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Total synthesis of nemorosone and nemorosone II

Taylor, James David (2011)
Ph.D. thesis, University of Birmingham.

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The polycyclic polyprenylated acylphloroglucinols (PPAPs) are a class of naturally occurring compounds with a characteristic bicyclo core system (either [3.3.1]nonane or [3.2.1]octane). This class of compounds have been shown to have significant biological activity, including activity against cancer, HIV, bacterial infection and depression. The biological activity and the structural challenges that these compounds pose have led to significant interest from the synthetic chemists. A review of the previous synthetic work and the biological activity of the PPAPs is contained within Chapter 1. A total synthesis of the type A PPAP nemorosone (4) is described, using a modified Effenberger cyclisation as the key bicyclo[3.3.1]nonane forming step. Further functionalisation was performed through a difficult bridgehead iodination, followed by halogen-metal exchange and benzoylation. Chapter 2 describes our total synthesisof nemorosone (4) in 13 synthetic steps and 6% overall yield. Chapter 3 describes the first total synthesis of the type C PPAP nemorosone II (150) in 10 synthetic steps and 1.5% overall yield. Once more the key bicyclo[3.3.1]nonane core was formed using the modified Effenberger cyclisation. Alongside the synthesis, biological studies have been performed on the final compounds and a range of intermediates (Chapter 4). Investigations into the difficult bridgehead substitution and resulting halogen-metal exchange reactions are discussed in Chapter 5. Preliminary studies were undertaken into a new shorterroute to nemorosone (4) using a Dieckmann condensation as the keybicyclo[3.3.1]nonane forming step. (Chapter 6).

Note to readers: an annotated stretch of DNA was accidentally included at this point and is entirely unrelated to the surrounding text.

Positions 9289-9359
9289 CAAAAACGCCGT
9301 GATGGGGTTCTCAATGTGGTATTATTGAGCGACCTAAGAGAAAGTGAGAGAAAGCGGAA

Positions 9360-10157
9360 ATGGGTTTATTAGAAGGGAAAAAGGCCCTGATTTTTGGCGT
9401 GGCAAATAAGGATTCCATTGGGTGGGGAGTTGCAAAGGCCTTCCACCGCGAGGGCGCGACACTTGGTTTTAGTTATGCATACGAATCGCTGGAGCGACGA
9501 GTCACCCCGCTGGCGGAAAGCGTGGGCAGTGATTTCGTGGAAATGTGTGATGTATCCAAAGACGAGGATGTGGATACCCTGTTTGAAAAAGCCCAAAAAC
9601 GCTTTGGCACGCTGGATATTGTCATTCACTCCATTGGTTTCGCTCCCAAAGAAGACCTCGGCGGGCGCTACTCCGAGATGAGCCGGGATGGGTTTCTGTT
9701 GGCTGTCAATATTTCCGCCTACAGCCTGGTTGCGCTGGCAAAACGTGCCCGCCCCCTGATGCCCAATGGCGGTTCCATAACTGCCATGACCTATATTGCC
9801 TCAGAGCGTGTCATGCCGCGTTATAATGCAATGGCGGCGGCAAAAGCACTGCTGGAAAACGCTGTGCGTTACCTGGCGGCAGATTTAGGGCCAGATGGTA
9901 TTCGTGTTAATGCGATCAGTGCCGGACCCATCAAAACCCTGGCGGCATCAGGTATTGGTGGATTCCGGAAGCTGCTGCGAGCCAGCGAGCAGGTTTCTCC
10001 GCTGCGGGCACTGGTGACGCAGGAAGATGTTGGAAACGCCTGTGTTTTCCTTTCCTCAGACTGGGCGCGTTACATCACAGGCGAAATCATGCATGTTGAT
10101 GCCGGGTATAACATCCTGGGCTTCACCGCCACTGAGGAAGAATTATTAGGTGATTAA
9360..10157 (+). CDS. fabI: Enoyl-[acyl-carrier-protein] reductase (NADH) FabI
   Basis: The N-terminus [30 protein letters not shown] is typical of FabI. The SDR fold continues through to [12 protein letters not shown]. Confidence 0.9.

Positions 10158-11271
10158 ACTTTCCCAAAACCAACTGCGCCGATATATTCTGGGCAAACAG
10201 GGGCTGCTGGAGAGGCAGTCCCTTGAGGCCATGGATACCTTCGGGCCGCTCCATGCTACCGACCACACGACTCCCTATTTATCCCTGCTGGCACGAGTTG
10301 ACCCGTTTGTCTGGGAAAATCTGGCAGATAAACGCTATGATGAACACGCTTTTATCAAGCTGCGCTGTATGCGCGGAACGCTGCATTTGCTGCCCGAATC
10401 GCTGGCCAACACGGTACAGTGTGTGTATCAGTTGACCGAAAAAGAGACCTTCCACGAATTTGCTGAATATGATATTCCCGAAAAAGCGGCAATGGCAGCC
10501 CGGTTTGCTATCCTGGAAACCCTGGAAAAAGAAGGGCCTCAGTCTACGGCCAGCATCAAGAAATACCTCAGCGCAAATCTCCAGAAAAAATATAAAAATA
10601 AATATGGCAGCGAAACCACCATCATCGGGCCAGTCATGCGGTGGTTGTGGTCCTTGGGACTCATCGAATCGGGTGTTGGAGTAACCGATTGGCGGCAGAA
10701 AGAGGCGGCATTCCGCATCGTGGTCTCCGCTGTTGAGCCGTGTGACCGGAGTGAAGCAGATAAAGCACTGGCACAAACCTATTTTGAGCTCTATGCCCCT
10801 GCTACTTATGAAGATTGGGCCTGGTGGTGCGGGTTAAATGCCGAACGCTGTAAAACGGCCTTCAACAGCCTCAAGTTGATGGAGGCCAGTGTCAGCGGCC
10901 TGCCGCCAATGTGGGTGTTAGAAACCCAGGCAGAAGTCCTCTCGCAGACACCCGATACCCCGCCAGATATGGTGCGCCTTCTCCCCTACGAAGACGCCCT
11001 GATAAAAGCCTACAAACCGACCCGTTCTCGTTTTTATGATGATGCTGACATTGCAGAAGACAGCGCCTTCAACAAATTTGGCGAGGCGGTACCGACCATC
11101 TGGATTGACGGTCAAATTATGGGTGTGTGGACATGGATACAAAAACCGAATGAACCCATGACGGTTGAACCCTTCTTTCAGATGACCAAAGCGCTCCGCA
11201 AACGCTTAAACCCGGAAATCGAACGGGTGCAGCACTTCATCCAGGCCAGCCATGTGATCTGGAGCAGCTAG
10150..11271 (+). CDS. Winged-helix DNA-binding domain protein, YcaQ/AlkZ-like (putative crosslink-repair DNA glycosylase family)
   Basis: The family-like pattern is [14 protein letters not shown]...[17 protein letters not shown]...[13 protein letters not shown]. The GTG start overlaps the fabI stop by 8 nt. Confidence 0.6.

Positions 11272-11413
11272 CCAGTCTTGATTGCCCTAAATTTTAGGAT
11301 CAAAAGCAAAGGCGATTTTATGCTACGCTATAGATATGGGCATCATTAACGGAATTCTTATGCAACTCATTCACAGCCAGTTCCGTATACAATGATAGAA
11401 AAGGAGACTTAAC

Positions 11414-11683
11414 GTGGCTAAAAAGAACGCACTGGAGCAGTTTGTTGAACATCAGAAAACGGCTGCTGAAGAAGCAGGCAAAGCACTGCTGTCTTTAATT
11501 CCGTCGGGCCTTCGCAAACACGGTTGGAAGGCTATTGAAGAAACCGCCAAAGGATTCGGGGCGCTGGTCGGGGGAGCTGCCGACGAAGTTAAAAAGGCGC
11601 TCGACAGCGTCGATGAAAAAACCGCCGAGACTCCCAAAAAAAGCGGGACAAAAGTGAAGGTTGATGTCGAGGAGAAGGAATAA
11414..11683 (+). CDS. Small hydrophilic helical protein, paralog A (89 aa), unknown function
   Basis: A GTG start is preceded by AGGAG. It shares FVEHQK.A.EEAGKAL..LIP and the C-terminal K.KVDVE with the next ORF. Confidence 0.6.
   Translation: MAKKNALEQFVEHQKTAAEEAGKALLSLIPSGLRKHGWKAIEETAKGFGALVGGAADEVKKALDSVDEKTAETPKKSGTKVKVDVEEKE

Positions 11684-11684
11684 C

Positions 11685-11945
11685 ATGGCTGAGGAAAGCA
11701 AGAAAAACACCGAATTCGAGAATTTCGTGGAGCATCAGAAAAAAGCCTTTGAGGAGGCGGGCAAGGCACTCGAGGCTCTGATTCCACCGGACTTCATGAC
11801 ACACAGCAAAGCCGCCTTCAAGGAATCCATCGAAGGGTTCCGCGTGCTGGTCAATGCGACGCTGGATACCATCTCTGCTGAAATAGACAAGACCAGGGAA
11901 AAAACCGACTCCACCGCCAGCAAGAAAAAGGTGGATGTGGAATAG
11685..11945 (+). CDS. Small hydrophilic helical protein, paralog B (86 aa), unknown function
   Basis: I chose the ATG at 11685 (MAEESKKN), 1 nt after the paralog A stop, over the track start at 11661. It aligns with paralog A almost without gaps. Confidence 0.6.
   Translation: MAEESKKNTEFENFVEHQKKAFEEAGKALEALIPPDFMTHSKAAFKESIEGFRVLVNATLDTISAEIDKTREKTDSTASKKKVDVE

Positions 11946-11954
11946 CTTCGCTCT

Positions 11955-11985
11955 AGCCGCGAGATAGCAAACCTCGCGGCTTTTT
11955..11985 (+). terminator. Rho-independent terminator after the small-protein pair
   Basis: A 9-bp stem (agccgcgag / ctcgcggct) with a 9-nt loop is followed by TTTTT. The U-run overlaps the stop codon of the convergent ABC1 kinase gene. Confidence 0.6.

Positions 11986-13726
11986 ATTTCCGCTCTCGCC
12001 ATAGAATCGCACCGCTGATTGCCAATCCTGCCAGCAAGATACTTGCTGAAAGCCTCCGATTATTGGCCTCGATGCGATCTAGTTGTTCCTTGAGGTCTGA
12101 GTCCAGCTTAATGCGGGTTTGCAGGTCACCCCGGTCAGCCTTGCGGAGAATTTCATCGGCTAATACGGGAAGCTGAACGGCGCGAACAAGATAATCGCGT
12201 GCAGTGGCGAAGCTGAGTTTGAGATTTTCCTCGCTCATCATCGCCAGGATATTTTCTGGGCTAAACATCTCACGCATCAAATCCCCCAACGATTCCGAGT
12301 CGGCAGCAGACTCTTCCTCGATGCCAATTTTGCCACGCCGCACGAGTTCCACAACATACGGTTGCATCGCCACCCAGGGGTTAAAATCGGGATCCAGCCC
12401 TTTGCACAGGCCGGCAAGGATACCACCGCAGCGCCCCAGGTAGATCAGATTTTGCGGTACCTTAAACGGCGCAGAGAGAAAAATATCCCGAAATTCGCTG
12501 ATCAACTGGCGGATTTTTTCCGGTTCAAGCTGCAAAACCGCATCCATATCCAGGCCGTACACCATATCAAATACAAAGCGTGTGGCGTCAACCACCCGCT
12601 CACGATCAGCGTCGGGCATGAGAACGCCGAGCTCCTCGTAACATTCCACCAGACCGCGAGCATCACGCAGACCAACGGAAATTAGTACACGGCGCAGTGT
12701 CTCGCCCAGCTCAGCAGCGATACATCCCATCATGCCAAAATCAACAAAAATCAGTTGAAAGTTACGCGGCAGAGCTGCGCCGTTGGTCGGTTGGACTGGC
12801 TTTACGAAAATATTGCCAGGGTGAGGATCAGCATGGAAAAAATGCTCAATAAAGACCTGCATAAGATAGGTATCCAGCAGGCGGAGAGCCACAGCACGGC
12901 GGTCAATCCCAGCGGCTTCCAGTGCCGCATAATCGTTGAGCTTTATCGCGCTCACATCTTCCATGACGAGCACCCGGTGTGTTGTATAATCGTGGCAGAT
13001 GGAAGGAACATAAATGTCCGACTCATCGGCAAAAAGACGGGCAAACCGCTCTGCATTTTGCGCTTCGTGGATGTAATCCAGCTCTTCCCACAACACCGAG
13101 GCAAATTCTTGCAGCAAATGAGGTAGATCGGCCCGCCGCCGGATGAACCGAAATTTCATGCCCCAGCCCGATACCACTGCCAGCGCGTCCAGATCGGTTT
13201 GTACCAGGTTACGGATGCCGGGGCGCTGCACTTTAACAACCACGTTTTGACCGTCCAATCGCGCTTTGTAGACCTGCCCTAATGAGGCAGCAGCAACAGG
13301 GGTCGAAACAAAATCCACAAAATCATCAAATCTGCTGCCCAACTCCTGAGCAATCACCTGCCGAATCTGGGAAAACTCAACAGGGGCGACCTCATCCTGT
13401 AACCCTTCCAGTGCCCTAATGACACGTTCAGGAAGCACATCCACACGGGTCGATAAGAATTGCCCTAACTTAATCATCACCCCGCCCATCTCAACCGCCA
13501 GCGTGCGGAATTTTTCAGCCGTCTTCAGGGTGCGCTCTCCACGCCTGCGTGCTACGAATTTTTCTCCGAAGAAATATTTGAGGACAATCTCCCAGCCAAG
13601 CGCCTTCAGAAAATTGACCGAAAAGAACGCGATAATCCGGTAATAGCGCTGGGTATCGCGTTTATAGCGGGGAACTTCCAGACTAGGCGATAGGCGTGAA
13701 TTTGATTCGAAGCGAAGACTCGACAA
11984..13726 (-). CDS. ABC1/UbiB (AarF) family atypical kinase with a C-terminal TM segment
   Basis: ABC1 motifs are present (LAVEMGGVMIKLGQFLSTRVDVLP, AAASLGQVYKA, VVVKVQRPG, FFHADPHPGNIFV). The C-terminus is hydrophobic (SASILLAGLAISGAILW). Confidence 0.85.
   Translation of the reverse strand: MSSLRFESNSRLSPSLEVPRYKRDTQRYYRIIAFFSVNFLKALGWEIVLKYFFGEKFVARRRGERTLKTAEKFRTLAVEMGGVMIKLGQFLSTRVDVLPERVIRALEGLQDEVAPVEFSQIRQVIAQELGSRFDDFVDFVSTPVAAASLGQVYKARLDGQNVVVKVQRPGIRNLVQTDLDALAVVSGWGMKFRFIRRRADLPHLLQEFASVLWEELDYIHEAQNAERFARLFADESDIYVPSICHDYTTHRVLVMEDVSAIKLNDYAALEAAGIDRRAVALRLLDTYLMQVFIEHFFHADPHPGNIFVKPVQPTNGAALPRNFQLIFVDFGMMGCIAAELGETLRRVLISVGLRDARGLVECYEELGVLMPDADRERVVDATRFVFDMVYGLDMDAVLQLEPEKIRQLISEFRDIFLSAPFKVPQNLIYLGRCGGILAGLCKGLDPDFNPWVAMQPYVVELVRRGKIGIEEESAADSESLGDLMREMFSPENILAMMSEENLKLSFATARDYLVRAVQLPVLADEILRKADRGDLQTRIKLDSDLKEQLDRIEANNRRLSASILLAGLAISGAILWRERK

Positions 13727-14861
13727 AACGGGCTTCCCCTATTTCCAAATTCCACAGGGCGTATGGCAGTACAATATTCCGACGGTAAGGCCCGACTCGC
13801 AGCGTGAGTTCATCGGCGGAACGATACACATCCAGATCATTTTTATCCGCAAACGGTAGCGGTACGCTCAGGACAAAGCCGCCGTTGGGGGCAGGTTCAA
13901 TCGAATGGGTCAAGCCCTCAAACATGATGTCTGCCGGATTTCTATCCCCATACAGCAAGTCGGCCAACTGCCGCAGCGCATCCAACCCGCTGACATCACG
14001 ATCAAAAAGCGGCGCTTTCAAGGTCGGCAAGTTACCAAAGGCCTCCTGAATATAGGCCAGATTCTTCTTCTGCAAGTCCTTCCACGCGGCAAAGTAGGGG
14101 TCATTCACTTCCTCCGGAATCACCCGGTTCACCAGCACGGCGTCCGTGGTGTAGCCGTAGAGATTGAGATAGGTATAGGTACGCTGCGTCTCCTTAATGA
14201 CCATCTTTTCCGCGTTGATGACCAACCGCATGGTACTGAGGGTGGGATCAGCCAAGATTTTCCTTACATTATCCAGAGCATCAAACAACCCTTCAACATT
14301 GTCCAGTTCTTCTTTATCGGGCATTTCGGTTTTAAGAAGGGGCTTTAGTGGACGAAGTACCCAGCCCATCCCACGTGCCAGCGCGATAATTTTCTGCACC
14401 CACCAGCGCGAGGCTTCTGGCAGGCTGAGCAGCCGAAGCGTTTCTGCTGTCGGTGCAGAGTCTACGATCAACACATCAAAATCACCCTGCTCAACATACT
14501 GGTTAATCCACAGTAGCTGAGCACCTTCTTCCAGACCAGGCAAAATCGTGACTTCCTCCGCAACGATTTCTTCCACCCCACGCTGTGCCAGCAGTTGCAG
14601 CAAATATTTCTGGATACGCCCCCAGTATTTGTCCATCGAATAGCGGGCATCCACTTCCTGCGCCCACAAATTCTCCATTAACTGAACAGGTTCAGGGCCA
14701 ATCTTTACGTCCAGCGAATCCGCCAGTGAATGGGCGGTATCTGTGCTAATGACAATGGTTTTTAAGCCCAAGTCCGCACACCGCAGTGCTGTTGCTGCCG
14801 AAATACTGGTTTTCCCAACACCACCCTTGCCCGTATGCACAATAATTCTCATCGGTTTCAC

Type of Work:Ph.D. thesis.
Supervisor(s):Simpkins, N. S.
School/Faculty:Colleges (2008 onwards) > College of Engineering & Physical Sciences
Department:Department of Chemistry
Subjects:QD Chemistry
Institution:University of Birmingham
ID Code:1361
This unpublished thesis/dissertation is copyright of the author and/or third parties. The intellectual property rights of the author or third parties in respect of this work are as defined by The Copyright Designs and Patents Act 1988 or as modified by any successor legislation. Any use made of information contained in this thesis/dissertation must be in accordance with that legislation and must be properly acknowledged. Further distribution or reproduction in any format is prohibited without the permission of the copyright holder.
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